• Diverse isn’t one thing. Diversity takes many forms: gender, ethnicity, sexual orientation, socio-economic background, age, neurodiversity and more. Underrepresented founders are often spoken of as a singular ‘community,’ but their challenges cannot be solved with a one-size-fits-all solution. A specific and transparent focus for a fund or accelerator makes fundraising easier, enables pipelines to flourish and networks to develop. 

Some recommendations

These are complex issues and there is no silver bullet solution, but our analysis uncovered several recommendations to help the industry progress:

  1. Proactively source underrepresented founders. Identify yourself as an active champion of underrepresented founders and integrate transparency, data and metrics into your sourcing. Set internal targets for D&I and share your commitments. If you think it is hard to find underrepresented founders, think about what you could do to be a part of the solution. Consider whether your processes, public image or internal makeup make these founders unaware of your firm or unwilling to approach it. Build strong bonds between founders in your accelerator or fund and nurture a genuine, safe environment to create ongoing network effects for them (and you).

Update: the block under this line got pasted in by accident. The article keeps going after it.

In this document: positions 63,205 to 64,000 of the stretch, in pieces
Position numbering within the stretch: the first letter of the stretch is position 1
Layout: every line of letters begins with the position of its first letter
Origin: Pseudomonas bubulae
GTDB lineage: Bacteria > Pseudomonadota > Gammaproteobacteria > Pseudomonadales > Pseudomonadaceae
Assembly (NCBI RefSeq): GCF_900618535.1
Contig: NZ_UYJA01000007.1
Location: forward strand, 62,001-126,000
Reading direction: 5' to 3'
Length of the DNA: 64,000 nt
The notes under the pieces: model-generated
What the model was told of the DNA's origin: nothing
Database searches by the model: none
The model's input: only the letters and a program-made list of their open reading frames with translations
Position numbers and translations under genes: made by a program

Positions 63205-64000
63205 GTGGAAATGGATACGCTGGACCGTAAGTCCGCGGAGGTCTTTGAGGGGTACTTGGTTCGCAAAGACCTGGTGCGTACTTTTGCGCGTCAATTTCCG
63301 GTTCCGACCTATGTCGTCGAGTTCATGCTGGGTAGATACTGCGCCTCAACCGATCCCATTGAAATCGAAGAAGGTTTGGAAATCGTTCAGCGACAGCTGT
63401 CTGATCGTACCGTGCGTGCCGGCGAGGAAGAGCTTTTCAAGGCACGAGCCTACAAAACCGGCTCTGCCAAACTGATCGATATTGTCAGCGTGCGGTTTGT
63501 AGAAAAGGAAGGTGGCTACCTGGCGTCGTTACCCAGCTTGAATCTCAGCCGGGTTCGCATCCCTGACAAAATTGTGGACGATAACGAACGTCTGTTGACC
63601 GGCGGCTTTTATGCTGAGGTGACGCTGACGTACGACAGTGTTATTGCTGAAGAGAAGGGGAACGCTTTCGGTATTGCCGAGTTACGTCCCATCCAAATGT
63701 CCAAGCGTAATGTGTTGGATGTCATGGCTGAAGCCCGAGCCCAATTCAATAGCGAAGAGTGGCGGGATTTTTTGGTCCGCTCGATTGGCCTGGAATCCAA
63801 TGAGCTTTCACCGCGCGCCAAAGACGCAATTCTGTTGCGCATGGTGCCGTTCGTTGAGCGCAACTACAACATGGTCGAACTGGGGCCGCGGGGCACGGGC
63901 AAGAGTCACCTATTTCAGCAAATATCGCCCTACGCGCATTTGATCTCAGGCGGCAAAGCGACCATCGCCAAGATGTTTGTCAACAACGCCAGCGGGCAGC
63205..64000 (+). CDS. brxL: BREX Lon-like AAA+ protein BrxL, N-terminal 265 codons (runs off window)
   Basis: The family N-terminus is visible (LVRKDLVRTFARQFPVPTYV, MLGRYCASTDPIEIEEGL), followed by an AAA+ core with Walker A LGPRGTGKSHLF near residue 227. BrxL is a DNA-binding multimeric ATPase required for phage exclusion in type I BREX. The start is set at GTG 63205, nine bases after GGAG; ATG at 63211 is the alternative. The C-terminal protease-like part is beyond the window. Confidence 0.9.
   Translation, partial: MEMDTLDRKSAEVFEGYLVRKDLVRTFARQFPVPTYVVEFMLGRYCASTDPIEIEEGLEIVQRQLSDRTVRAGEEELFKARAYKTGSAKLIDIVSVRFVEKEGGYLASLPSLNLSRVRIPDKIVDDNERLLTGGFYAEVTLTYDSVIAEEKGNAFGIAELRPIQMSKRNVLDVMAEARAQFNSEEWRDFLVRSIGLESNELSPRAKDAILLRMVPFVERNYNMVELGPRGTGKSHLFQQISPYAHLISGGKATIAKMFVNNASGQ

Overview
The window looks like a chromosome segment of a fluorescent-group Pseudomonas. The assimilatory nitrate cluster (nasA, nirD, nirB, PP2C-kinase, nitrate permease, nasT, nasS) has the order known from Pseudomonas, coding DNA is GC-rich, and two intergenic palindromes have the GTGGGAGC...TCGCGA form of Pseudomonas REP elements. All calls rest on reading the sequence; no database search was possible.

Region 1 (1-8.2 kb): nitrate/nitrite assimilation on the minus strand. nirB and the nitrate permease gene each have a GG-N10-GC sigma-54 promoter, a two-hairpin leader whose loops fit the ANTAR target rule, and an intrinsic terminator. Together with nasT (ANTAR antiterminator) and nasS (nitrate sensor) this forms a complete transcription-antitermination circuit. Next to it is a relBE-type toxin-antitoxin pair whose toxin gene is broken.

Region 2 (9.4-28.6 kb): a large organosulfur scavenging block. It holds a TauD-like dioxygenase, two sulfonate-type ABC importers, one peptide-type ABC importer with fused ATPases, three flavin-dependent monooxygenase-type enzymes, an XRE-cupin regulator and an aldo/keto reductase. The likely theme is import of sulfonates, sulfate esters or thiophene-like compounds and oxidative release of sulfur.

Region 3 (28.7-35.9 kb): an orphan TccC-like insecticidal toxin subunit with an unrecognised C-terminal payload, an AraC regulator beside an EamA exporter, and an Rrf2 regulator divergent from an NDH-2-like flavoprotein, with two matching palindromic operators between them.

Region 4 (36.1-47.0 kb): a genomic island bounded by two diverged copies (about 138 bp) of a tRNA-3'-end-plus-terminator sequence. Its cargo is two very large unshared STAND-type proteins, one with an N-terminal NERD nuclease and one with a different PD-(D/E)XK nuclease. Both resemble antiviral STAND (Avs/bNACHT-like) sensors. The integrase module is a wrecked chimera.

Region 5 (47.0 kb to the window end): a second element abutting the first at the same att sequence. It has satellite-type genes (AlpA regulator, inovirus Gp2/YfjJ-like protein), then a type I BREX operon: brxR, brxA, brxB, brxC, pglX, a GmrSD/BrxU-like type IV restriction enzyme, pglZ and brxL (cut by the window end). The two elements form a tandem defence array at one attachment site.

Empower founders with social capital through real connections that convert into anchor clients and early-stage investments.”

  1. Be the rich (and connected) aunt or uncle. Empower founders with social capital through real connections that convert into anchor clients and early-stage investments. Ezechi Britton, investor at ImpactX Capital, told us: “The social capital of privileged founders means that you simply don’t have the same struggle to tide the business over in the early stages.” For underrepresented founders, getting the first clients that prove traction to investors is often a bigger issue than developing the technology. Use your network to help solve this chicken-and-egg fundraising challenge.
  2. Give actual financial support. Don’t expect founders to quit their jobs, leave their families, move to a different city and live without income to join your accelerator. Recognise the conditions under which a founding team built their venture and create flexible conditions that make it possible for less financially privileged founders to participate (this might include childcare, stipends, relocation support or offering remote programmes).

“Sustainable change will require a collective shift both in how we invest and how we run our own companies,” says Catherine Lenson, managing partner and head of social impact at SoftBank.

By understanding more about the specific challenges faced by underrepresented founders, we can cultivate a pipeline that supports them through every stage of the investment lifecycle, creating a new set of sector champions and role models for the future. We hope our Accelerating Diversity white paper, which you can read here, provides food for thought as well as tangible changes that you can make to have a real impact. 

Ezra Konvitz is a director at Founders Intelligence, the strategy consulting arm of Founders Forum. Daniella Loftus is a consultant at Founders Intelligence.